Senate Democrats Offer to Double Funding for Rx Drug Benefit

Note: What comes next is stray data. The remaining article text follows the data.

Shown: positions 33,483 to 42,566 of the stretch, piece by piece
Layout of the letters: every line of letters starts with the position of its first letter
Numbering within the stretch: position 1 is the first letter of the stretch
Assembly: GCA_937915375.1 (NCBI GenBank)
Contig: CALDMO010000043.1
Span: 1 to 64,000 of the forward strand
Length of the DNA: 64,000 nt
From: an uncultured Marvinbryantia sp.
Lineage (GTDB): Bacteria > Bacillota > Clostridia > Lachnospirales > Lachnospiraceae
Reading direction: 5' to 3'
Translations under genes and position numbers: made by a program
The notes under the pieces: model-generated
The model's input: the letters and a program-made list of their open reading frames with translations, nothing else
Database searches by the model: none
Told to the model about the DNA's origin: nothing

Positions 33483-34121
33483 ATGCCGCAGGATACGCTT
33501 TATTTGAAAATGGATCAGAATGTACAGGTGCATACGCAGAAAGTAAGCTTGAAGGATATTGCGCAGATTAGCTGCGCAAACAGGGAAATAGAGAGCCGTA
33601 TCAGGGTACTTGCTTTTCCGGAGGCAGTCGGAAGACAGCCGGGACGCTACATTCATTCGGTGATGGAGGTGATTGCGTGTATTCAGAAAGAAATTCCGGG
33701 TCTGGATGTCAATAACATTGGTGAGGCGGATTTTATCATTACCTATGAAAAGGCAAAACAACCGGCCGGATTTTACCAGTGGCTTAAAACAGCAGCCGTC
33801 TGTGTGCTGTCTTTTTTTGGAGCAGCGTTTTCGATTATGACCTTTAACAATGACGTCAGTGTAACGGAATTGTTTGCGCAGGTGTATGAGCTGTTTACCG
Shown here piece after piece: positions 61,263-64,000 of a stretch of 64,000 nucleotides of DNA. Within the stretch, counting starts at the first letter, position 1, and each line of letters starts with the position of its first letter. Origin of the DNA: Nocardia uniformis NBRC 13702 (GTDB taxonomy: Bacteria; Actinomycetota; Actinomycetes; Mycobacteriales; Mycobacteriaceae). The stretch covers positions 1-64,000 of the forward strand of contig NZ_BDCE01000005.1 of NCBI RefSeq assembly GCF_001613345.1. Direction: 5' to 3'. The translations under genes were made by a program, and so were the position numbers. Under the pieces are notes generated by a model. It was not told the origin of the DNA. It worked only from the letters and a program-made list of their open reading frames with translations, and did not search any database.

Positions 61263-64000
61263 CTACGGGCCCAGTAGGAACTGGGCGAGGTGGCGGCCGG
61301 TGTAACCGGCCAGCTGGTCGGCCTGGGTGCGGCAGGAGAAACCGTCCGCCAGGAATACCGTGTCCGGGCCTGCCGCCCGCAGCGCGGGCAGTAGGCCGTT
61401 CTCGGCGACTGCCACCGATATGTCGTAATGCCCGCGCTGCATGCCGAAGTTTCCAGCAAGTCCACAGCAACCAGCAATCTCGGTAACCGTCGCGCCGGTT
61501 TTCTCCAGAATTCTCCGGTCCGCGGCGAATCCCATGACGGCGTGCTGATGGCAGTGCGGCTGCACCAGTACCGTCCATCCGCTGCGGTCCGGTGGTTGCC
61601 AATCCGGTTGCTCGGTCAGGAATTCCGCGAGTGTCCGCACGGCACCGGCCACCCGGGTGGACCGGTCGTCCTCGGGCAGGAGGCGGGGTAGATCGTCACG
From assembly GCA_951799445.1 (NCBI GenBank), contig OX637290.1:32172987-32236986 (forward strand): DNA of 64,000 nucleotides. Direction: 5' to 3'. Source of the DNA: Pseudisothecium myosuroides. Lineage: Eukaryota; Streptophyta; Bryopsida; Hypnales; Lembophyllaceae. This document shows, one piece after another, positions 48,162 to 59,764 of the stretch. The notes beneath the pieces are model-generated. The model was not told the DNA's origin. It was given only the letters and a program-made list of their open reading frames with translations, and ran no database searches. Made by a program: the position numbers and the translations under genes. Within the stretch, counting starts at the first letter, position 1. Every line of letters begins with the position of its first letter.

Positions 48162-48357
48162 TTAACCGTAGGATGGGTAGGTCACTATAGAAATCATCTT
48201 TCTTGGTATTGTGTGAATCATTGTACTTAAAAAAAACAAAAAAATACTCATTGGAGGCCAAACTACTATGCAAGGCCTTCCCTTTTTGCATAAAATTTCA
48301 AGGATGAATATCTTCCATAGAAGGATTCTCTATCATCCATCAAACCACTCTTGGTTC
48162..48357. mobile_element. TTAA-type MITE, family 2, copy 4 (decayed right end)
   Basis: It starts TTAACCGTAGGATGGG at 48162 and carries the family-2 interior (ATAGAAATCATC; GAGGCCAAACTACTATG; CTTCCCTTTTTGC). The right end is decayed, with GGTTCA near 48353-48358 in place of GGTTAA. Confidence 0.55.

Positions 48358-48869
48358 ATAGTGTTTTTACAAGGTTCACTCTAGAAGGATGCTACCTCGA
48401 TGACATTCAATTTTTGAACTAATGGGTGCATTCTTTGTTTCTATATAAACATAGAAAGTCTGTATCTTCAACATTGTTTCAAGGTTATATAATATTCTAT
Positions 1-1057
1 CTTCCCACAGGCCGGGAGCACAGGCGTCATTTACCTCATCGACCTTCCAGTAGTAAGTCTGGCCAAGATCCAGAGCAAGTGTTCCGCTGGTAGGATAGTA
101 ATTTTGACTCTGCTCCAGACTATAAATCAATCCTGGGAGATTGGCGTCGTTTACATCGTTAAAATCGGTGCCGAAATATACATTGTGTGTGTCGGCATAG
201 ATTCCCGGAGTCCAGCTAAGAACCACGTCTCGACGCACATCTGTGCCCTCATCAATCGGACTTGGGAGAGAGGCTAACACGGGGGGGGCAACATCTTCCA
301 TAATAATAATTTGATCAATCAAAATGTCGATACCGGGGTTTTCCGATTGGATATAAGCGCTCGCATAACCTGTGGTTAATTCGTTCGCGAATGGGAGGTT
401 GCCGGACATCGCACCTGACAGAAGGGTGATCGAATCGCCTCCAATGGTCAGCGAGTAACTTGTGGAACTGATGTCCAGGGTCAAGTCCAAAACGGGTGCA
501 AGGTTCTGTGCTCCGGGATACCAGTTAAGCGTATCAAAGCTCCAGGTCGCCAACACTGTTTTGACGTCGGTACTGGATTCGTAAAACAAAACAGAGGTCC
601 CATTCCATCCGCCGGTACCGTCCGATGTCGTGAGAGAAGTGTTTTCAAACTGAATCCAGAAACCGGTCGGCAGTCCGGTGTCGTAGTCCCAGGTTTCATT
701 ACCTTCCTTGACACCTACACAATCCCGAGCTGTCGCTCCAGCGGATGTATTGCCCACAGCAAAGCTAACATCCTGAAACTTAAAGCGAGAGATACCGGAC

In the debate over a Medicare prescription drug benefit, Democrats "raised the stakes" yesterday, vowing to "seek more than twice as much" funding as President Bush has proposed -- $153 billion over next 10 years, the New York Times reports. Sen. Bob Graham (D-Fla.) called Bush's plan "grossly inadequate," adding that Senate Democrats would propose a $310 billion to $330 billion plan to provide drug coverage for Medicare beneficiaries. Although Graham admitted that "a lot of people will have sticker shock" over the "price tag," the Times reports that the Democrats' numbers mirror those suggested by lobbyists for seniors. Howard Bedlin, vice president of the National Council on the Aging, said, "People are naive if they think they can provide a voluntary prescription drug program that would be attractive to Medicare beneficiaries for much less than $400 billion over 10 years. That's the reality." Rep. Pete Stark (D-Calif.) agreed, adding, "By all standards that we know, a decent drug benefit might cost $40 billion a year." Today, the House Budget Committee will meet to "adopt a framework" for spending and tax legislation. Republicans have proposed spending $153 billion over 10 years for Medicare reform, including a prescription drug benefit, and White House officials "still regard" that number as the "appropriate amount." Democrats on the committee have drafted an amendment that would provide $350 billion over 10 years for prescription drugs under Medicare, however the Times reports that the proposal, which would reduce funding for a GOP-backed tax cut, would not likely pass. Still, some Republican senators, including Sen. Chuck Grassley (R-Iowa), said that $153 billion "would not be enough" to offer a drug benefit to all 39 million Medicare beneficiaries(Pear, New York Times, 3/21).